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Do I Need A Solicitor To Remortgage

Remortgage| 21.04.2023

If you have an existing mortgage and wish to change lenders or borrow against the equity you have in your home, you may think that there is no need to instruct a Conveyancing Solicitor to remortgage.

After all, your current lender already knows you can meet your payments and if you are applying to other financial institutions, they can see that you have an exemplary credit record. However, if you are remortgaging with a new lender, having an experienced Residential Property Law Solicitor to successfully manage the conveyancing aspects of the transaction will ensure the process runs smoothly. In addition, a new lender will normally require you to have a Conveyancing Solicitor to conduct due diligence checks on your property’s legal title and run property searches.

In this article, we explain how a Conveyancer protects both the lenders and your best interests throughout the remortgage process.

What Is A Remortgage

What Is a Remortgage?

People remortgage to get a better interest rate on their existing mortgage or to raise extra funds for house renovations, a dream holiday, or simply to pay for an unexpected expense. When it comes to obtaining an attractive interest rate, most fixed rates only last between two and five years. After your fixed term expires, you will automatically move to the lender’s standard variable rate (SVR) of interest which is likely to be significantly higher than what you paid on the fixed rate. By exploring the market for an attractive fixed rate three to six months before your current fixed term ends, you could potentially save yourself thousands of pounds in repayments.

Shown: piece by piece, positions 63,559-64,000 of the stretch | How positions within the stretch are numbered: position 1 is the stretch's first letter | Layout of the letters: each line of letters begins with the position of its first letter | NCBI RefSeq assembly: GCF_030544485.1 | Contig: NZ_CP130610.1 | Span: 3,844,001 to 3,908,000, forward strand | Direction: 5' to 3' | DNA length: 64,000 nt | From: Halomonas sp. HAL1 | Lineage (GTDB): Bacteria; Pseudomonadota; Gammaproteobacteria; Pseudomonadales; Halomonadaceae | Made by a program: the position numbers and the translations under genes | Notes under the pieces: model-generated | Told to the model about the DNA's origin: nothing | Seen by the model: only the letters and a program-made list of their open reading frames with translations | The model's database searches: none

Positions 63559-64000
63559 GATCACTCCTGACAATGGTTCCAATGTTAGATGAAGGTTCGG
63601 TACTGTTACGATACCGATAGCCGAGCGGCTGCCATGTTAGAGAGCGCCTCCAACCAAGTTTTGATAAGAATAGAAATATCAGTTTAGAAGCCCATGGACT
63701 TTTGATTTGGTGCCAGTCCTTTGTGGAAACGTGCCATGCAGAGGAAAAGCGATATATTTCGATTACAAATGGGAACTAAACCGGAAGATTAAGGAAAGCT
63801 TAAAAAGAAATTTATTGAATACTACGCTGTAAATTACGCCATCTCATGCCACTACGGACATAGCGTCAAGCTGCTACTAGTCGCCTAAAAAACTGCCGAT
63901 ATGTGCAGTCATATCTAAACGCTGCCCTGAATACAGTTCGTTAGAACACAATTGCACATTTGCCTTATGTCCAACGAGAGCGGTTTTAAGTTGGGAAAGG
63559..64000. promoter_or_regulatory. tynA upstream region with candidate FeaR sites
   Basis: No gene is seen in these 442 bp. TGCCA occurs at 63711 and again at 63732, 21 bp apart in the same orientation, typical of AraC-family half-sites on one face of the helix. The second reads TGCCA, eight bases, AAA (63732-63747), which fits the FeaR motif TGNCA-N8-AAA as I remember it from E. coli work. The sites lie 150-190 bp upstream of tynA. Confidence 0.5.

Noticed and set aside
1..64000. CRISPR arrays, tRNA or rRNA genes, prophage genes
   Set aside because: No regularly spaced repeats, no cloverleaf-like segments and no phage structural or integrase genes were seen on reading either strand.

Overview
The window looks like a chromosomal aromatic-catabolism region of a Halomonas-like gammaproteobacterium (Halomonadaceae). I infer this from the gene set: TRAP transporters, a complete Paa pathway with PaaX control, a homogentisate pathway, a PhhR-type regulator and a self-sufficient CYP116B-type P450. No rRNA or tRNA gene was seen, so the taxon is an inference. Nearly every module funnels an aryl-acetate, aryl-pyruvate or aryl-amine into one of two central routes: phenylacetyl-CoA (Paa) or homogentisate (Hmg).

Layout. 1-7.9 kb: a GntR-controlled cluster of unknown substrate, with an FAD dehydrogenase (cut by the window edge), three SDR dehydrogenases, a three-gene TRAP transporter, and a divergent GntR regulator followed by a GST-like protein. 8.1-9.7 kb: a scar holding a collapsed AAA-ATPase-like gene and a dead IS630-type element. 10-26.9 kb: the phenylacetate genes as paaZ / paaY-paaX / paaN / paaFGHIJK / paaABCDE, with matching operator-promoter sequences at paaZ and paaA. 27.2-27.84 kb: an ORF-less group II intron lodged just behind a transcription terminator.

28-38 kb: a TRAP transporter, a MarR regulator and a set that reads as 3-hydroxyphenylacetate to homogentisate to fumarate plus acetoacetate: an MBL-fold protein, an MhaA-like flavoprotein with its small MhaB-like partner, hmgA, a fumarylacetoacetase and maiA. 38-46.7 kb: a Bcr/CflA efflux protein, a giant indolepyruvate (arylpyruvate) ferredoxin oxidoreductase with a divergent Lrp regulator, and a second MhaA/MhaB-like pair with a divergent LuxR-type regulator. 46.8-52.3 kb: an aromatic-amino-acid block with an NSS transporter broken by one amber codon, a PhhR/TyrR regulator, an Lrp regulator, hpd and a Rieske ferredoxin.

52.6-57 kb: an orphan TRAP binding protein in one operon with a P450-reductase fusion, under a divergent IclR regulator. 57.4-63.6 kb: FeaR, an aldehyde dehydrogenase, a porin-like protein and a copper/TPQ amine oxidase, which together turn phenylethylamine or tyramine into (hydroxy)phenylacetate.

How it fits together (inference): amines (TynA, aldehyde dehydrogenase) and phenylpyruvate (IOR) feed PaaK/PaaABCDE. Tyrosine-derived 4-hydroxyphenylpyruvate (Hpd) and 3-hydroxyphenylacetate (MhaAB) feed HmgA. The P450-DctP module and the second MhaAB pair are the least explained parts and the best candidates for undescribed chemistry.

Do I Always Need A Conveyancing Solicitor To Remortgage?

If you remortgage with your existing lender the process is relatively straightforward, and it is unlikely you will need to instruct a Solicitor. Moving to a new lender, however, will involve a due diligence process similar to when you first bought your home. Your Conveyancing Solicitor will check your property’s legal title as well as order and analyse property searches such as water and drainage and environment searches.

The lender will conduct a valuation of your property to check the loan-to-value ratio is sufficient for it to take the risk of lending to you. They may have questions relating to the property and your Solicitor can answer these on your behalf.

If the lender makes a mortgage offer, your Solicitor will check the contract and answer any questions you have on the terms and conditions of the loan. Once the mortgage agreement is signed, they will discharge your old mortgage and register the new mortgage with the Land Registry.

Can I Remortgage A Leasehold Property?

Absolutely, however, the lender will want your Conveyancing Solicitor to run additional checks that are not required when remortgaging a freehold property, including:

  • Evidence that all ground rent and service charge payments are up to date.
  • If there are any major repair works planned in the near future. For example, if the freeholder plans to undertake significant renovations on the roof of the building, the lender will want to know how much you will have to contribute towards the cost of the works.
  • Whether there are any ongoing disputes between you and the freeholder.
  • Evidence that the freeholder has up-to-date building insurance.

You will also need to inform the freeholder of your property or their managing agent that you plan to remortgage. The lender will require a letter of consent from the freeholder before they can accept your application.

Wrapping Up

The International Monetary Fund (IMF) has recently posted a blog stating that interest rates are predicted to fall sharply once “inflation is tamed”. However, no date was given for when this would occur, and the IMF did not state whether interest or inflation rates had peaked. This means that shopping around for the best mortgage interest rate will remain incredibly important for homeowners in the coming months. To ensure your remortgage application runs smoothly and you understand the lender’s terms and conditions set out in the mortgage agreement, it is always best to have an experienced Property Law Solicitor advise you.

The residential property conveyancing team at Pearcelegal has the experience and legal expertise to advise and represent you with any property sale, purchase, remortgage, or other legal matters. To make an appointment, please contact us on 0121 270 2700 or enquire through our contact form.

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